Although we will discuss the skills that data analysts need for their job later, it is already clear here that they need to have particularly good communication skills in their consulting role.

Not only can few decision makers evaluate data themselves, most can understand and act upon the evaluation without a detailed explanation. This is where data analysts come into play again. It is their central task to visualize data, to put it into a business or even industry-specific context and to present this in a collected and understandable way.

It is important that data analysts do not falsify anything or only report what decision-makers want to hear. They are like detectives or investigative reporters who make their unbiased findings available and ensure that everyone can understand them.

This makes career changers particularly valuable if they have already worked in other jobs at the same company or in the same industry and have gained extensive industry or process knowledge. It is also extremely helpful for data analysts to be well-connected, as they often need to work closely with departments to gather information or share insights. If you understand how a department works and what processes and information are important to them, you will quickly make yourself indispensable as a Data Analyst.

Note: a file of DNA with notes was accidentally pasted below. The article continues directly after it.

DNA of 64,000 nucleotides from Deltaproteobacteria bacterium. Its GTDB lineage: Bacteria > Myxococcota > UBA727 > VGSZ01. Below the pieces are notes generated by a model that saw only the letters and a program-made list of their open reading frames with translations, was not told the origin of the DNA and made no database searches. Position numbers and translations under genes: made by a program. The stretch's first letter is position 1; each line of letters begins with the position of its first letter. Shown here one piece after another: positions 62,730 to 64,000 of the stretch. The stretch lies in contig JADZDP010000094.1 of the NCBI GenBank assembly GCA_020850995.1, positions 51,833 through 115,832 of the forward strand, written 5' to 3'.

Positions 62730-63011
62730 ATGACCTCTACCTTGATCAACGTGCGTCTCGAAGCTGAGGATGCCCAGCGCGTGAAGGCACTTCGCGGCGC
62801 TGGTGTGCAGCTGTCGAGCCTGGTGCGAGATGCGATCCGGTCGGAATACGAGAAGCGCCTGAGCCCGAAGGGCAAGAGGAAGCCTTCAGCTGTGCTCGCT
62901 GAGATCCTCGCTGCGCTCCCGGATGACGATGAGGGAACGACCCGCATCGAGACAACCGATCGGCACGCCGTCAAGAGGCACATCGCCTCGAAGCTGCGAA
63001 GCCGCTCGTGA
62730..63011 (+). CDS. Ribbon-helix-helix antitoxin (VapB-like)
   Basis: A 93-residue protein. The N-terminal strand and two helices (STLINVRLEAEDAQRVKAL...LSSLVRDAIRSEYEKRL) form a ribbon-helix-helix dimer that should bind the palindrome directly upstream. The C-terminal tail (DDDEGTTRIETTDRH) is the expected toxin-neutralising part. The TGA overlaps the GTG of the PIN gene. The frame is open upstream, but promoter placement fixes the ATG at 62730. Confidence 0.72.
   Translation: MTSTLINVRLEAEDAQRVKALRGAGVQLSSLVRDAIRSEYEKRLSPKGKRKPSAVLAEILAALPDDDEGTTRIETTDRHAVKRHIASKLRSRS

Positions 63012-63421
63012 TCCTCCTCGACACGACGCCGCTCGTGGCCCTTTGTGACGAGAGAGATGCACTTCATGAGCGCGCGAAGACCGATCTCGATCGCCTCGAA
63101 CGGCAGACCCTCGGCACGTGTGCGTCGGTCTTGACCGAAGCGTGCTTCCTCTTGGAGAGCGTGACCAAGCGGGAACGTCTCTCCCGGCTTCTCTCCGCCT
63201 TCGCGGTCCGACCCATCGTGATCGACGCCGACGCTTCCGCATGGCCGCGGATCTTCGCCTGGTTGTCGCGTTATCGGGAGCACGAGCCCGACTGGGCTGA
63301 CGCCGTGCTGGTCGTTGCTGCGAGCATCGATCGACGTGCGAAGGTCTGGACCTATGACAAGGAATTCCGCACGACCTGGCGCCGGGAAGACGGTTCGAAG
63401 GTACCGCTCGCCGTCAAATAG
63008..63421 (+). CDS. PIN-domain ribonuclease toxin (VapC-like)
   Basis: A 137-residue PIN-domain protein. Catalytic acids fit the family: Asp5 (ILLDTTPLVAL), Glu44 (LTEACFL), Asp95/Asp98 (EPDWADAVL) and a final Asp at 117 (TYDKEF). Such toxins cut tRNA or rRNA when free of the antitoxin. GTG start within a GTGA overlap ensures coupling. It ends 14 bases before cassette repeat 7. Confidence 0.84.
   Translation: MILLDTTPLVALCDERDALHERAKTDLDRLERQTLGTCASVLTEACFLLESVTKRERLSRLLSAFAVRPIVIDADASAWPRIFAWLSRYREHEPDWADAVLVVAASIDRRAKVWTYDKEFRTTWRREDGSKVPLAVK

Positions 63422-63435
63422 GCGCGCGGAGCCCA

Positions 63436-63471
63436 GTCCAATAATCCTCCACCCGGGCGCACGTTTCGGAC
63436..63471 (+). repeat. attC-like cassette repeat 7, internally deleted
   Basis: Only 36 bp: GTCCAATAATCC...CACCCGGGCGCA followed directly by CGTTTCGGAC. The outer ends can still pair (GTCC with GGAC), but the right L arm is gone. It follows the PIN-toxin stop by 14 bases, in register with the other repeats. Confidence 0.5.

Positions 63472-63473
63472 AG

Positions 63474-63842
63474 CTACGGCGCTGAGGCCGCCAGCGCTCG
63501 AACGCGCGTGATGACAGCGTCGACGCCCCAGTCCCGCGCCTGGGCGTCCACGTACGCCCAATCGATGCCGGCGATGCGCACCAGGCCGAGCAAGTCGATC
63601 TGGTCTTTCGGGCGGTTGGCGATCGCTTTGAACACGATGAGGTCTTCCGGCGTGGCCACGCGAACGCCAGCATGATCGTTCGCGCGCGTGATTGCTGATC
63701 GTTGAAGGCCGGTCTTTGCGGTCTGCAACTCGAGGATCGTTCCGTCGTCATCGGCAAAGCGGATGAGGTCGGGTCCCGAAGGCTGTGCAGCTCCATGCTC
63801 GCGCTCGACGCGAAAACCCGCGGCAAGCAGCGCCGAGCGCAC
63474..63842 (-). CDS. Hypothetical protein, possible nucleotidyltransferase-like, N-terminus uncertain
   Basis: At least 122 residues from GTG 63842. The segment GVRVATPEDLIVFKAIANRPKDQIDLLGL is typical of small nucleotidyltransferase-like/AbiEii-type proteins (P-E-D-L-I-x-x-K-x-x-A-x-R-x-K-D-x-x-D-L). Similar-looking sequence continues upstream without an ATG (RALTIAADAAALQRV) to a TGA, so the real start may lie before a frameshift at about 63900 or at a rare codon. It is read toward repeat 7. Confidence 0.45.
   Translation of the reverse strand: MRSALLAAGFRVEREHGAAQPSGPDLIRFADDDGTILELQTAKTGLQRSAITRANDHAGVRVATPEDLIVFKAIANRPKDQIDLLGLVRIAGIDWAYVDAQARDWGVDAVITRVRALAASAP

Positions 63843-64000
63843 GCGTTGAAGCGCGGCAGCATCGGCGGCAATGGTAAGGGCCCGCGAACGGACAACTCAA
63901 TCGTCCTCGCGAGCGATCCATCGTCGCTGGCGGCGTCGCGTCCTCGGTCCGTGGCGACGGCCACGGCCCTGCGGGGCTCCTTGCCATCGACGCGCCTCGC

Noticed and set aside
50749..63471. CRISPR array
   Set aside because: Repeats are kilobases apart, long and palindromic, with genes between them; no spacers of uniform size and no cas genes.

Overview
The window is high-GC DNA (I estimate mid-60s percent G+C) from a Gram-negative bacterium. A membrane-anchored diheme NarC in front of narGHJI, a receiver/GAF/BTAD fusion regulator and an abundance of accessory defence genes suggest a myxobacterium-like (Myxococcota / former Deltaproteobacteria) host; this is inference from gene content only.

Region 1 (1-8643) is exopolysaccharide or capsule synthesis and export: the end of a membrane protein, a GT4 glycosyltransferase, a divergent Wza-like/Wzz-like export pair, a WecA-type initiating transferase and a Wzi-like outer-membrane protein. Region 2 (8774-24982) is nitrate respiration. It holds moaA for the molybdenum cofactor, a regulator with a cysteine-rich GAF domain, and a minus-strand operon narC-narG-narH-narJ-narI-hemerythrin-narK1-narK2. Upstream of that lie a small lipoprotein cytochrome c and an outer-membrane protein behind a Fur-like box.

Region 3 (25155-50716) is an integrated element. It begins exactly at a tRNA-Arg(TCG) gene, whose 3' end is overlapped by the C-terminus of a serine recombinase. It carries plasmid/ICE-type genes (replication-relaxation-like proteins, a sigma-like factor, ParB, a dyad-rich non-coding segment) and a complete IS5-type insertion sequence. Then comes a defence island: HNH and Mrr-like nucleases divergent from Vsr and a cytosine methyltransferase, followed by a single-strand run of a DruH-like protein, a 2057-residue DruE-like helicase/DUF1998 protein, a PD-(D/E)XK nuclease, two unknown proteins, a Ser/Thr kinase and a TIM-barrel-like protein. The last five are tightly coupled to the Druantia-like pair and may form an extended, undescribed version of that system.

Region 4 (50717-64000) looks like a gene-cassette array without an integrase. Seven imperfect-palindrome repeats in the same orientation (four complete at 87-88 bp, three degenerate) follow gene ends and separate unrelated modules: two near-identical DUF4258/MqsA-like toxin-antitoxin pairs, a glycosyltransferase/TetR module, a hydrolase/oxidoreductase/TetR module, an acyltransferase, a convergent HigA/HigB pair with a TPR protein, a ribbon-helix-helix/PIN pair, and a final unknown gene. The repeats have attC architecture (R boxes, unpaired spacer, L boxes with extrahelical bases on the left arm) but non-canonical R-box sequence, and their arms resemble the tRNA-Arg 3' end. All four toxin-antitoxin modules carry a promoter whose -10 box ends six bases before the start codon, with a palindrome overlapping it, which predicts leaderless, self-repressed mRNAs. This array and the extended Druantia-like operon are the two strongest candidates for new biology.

The scope of duties of Data Scientists

While Data Analysts often have clear work assignments, Data Scientists face the great potential of the unknown. Data Scientists are therefore expected to have a deeper and at the same time broader expertise and skills than Data Analysts. They are therefore also paid significantly more for their specialization. We will discuss the salary in more detail below.

Compared to the consulting Data Analysts, Data Scientists see themselves more as researchers and developers. Not every Data Scientist has the same tasks, but can use algorithms to model data queries, automate processes, train an artificial intelligence with machine learning and thus develop new business opportunities for the company.